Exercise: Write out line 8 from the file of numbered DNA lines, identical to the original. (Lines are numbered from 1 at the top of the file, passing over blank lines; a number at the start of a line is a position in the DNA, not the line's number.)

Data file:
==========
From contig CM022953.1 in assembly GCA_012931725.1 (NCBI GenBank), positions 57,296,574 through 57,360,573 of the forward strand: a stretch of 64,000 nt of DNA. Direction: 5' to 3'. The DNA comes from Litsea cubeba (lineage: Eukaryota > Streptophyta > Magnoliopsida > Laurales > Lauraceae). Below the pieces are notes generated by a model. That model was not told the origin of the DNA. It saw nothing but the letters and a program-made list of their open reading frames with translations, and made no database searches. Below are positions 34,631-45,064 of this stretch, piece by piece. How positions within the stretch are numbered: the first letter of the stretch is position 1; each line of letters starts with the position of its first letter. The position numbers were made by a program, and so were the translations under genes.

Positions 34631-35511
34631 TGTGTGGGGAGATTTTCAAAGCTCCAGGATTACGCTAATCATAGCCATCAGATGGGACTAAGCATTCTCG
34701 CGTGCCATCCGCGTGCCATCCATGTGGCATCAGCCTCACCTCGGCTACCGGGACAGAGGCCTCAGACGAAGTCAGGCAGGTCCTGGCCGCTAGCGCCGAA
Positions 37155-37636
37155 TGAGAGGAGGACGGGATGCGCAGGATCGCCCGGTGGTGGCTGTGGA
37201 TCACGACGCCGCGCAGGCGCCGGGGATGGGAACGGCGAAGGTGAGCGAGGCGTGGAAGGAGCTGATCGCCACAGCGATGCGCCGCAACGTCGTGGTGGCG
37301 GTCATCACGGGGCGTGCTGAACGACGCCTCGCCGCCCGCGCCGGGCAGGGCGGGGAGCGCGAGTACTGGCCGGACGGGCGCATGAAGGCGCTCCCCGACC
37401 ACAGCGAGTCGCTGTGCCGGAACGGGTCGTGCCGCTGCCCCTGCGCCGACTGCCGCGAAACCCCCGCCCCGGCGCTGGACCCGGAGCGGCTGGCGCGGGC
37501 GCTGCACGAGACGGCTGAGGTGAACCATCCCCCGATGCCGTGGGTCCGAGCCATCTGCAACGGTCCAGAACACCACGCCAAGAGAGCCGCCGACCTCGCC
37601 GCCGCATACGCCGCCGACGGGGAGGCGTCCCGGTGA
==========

37301 GTCATCACGGGGCGTGCTGAACGACGCCTCGCCGCCCGCGCCGGGCAGGGCGGGGAGCGCGAGTACTGGCCGGACGGGCGCATGAAGGCGCTCCCCGACC